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Question: My spousal support present value calculation does not match yours. Why not?
Answer: Most likely, it is because we are taking account of taxes on the income earned on the spousal support payments. A financially-equivalent way of saying this is that we are using an after-tax interest rate.
The following example will illustrate both perspectives.
Consider the following situation:
Spousal Support Payment: $15,000/month for 120 months
Pre-tax discount rate (e.g., 20-year treasury bill rate): 3%
Tax rate: 25% federal + 10% state
The after-tax value monthly income you get from the 15,000 pre-tax payment is $15,000 * (1.0-(0.25+0.10)) = $9,750.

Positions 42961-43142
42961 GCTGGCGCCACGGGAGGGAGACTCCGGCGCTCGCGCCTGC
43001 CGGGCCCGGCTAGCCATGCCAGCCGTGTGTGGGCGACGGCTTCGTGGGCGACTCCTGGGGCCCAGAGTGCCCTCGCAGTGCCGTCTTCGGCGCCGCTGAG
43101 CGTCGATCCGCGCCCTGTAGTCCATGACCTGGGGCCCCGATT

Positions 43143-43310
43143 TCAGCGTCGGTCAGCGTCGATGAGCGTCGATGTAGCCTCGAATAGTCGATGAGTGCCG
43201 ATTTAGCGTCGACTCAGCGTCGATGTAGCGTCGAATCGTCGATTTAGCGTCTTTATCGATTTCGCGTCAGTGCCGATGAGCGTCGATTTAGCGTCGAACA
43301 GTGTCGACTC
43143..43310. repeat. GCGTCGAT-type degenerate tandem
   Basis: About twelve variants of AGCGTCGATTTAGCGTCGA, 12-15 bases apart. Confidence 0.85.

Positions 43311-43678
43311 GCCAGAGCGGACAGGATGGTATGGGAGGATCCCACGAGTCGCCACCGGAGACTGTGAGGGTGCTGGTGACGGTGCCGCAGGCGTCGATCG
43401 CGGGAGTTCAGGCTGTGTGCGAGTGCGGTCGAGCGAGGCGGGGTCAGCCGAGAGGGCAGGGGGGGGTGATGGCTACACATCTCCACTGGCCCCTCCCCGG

We want to discount this stream of payments to present value. The question is, what interest rate should we use to discount these payments?
The tendency is to use 3%, our 20-year treasury bill rate.
Discounting at 3%,we would get a present value of $1,553,426. You can duplicate this, as follows. Into Excel or Google Spreadsheet, type:
(The 0.03/12 gives the monthly interest rate, for which we are using 1/12 of the annual rate.)
However, this approach ignores the fact that there will be tax on the income that is earned as these payments are reinvested. What you want instead is to use an after-tax interest rate to do your discounting.
In this case, the after-tax interest rate is:
3% * ((1.0-(0.25+0.10))
=3% * 0.65
Our present value calculation now gives us:
Why does our calculation give a higher present value?
Because, given the additional tax paid on the income that the spousal support earns when reinvested, a higher initial amount is needed to get the same end result.